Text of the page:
I am a firm believer that there are no rules to makeup except when it comes to blending! Blending is the golden thread that ties together any makeup look so I wanted to include my top five tips that I use to help me get a good blend. The tips are probably not rocket science so if you have any additional tips to share with others or thoughts on the ones I shared below, please comment below! Enjoy x
- Set your eyelid primer with powder. By dusting a light layer of powder over the primer you create a non-stick, smooth surface to then apply your powder shadows on top of. By not doing this, powders may stick to the tackiness of the primer, creating blotches that are almost impossible to blend out.
2. Use a big, fluffy eye brush to apply crease colour. I know typically people reserve their larger crease brushes for blending out already applied colour but if you try to apply the colour directly with a larger brush, you’ll find it takes off half the blending work for you. The trick here is to make sure the colour you pick up on your brush is concentrated at the tip of your brush. this way, the colour doesn’t feather out too far out from the crease.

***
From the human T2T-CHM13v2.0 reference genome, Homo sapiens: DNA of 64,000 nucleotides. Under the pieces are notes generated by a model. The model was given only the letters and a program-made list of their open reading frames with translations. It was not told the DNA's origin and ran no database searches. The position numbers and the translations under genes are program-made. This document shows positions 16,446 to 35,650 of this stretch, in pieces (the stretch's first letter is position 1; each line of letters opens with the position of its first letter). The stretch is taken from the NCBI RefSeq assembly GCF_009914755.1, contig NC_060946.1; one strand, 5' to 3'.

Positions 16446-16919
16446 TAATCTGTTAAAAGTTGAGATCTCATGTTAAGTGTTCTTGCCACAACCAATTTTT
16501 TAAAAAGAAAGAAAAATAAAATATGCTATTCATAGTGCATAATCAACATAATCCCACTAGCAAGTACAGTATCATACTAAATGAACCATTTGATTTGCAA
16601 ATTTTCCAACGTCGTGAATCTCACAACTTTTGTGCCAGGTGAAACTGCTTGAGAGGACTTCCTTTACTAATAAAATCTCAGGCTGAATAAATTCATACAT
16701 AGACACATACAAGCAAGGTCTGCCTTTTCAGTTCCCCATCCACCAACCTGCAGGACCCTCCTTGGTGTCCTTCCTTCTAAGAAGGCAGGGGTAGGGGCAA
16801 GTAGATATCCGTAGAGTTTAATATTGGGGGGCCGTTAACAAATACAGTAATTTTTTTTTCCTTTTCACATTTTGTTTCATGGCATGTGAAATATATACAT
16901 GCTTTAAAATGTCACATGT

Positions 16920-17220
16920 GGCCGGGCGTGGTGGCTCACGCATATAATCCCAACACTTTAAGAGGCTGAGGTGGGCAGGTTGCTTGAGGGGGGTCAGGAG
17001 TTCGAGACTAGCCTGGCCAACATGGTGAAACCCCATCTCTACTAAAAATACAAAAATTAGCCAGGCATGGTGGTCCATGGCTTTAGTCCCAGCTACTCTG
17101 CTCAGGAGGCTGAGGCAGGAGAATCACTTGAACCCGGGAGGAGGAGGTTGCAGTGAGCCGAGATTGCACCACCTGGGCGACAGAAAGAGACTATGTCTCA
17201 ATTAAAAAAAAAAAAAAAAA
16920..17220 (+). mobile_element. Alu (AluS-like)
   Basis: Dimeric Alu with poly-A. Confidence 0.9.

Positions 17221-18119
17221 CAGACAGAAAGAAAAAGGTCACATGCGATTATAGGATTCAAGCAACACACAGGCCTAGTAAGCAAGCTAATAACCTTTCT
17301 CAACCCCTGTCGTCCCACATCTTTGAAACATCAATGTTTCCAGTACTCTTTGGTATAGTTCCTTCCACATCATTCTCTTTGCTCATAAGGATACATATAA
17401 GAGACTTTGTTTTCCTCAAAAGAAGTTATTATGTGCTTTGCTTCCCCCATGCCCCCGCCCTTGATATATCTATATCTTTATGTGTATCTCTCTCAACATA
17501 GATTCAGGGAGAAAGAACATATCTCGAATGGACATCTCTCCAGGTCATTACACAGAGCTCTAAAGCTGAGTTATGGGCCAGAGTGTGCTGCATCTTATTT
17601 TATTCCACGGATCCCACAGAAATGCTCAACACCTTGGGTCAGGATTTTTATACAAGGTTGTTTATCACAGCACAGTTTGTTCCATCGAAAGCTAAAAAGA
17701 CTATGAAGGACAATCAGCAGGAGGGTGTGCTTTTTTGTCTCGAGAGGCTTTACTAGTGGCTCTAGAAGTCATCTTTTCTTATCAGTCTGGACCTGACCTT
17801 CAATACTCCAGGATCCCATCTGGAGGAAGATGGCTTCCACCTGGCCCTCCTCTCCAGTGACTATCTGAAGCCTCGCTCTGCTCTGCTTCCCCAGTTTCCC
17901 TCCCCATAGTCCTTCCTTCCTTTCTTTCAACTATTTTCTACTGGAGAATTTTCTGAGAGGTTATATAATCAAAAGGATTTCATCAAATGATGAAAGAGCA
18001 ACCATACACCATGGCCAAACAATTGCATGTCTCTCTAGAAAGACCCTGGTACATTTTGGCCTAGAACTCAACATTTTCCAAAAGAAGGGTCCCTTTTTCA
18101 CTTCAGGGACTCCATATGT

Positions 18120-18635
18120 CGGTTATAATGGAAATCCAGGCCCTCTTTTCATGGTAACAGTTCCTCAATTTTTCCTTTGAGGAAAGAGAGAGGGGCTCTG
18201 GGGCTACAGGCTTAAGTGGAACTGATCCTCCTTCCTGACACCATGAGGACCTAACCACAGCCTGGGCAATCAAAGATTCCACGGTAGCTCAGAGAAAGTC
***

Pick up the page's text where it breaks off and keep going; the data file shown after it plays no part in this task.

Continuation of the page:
3. Hold your blending brush at a straight angle (top image) instead of at an upwards angle (bottom image) to blend. By holding your brush directly straight, you’re targeting the blend in the area that you want to diffuse. By holding your blending brush at an upwards angle, part (if not most) of your bristles are sweeping an area that probably doesn’t even have shadow to begin with. My favorite brush to blend with is the Morphie M503 because (1) it’s stiff enough to blend out product, but soft enough to not scratch the skin, (2) it’s the perfect size (not too big and not too small) to get a precise blend and (3) it has a slight dome shape at the end which works great for getting right into the eyelid and blend.
4. Use face powders to blend. If you’re trying to blend a stubborn area that is just not diffusing out, try lightly dipping your blending brush into some of your face powder and then blending over the area you want to diffuse. By doing this, it’ll help soften out any edges. This works for any area on the face (not just your eyes).
5. Viseart eyeshadows. I left this one for last because out of all my tips, this one is the least essential. Its a nice to have, but definitely not a must. If you have extra cash to burn, trying out the Viseart eyeshadows will be a treat because with very little effort, these practically blend themselves. I posted a review on the warm neutral matte palette ($100 CAD) linked here and on the ($60 CAD) cashmere palette, linked here.
+ bonus 6: start light and build up the colour. You’ll find that going in directly with a large amount of product can create somewhat of a mess when trying to blend it out. Instead, start off small with a bit of shadow and build it up by applying light layers on top.